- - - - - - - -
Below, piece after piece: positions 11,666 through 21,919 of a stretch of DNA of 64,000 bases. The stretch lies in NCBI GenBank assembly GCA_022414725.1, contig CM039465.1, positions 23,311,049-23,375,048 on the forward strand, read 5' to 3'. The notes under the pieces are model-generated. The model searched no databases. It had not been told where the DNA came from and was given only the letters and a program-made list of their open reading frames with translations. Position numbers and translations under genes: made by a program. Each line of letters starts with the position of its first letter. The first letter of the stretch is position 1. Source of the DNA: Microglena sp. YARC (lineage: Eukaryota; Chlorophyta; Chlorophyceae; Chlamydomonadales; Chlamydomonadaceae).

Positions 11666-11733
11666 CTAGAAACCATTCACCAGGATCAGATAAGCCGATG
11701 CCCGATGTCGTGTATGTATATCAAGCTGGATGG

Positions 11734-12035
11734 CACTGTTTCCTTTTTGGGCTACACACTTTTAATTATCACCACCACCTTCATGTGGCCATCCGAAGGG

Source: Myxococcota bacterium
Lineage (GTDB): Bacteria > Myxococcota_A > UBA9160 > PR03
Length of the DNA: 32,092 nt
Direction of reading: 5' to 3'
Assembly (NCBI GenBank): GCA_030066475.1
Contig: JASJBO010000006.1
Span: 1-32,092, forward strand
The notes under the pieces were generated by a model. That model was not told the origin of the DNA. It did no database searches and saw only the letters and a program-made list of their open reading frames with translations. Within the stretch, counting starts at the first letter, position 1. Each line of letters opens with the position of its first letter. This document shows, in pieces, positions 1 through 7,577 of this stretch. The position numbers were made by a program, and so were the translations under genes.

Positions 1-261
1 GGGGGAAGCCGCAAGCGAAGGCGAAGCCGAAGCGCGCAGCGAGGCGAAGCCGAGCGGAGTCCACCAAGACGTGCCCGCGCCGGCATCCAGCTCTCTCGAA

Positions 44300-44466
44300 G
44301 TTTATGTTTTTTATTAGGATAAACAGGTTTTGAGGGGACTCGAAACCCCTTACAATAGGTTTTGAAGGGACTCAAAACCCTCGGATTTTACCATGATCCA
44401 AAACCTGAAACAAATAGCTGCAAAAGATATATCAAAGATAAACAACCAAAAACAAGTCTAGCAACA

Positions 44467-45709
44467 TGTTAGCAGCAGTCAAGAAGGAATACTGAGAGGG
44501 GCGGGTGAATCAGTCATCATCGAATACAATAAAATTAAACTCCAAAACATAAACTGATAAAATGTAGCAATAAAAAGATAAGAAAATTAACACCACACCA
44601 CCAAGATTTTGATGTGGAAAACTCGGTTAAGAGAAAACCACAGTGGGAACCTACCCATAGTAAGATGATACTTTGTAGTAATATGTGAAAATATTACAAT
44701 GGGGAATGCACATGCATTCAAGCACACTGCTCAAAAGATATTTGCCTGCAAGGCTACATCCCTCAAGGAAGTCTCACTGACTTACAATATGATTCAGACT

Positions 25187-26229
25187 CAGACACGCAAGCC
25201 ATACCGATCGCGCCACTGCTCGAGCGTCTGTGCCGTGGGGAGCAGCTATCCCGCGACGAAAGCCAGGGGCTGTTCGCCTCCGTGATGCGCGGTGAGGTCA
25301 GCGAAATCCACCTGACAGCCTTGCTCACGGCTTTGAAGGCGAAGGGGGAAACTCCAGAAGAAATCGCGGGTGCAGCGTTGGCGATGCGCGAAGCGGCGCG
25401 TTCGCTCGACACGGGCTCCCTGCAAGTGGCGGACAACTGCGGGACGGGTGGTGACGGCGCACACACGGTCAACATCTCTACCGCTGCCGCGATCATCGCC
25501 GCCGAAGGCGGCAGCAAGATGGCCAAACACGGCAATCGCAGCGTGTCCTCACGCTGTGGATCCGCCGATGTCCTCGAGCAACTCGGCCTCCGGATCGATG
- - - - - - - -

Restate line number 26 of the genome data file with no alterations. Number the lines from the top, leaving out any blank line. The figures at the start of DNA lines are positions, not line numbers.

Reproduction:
Positions 25187-26229